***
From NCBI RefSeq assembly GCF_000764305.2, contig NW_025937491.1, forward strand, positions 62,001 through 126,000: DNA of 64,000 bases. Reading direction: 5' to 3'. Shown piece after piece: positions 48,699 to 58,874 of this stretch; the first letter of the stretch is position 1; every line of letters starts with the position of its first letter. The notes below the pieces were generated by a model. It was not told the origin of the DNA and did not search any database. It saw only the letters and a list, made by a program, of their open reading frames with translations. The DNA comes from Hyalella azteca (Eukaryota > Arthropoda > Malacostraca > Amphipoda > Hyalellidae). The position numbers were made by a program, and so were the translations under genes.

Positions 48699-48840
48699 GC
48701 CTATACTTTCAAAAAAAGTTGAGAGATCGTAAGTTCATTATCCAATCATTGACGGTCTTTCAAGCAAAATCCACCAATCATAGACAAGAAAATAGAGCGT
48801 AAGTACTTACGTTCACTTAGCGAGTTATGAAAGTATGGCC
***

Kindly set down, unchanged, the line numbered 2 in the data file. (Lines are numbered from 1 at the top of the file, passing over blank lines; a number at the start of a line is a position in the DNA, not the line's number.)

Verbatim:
Positions 48699-48840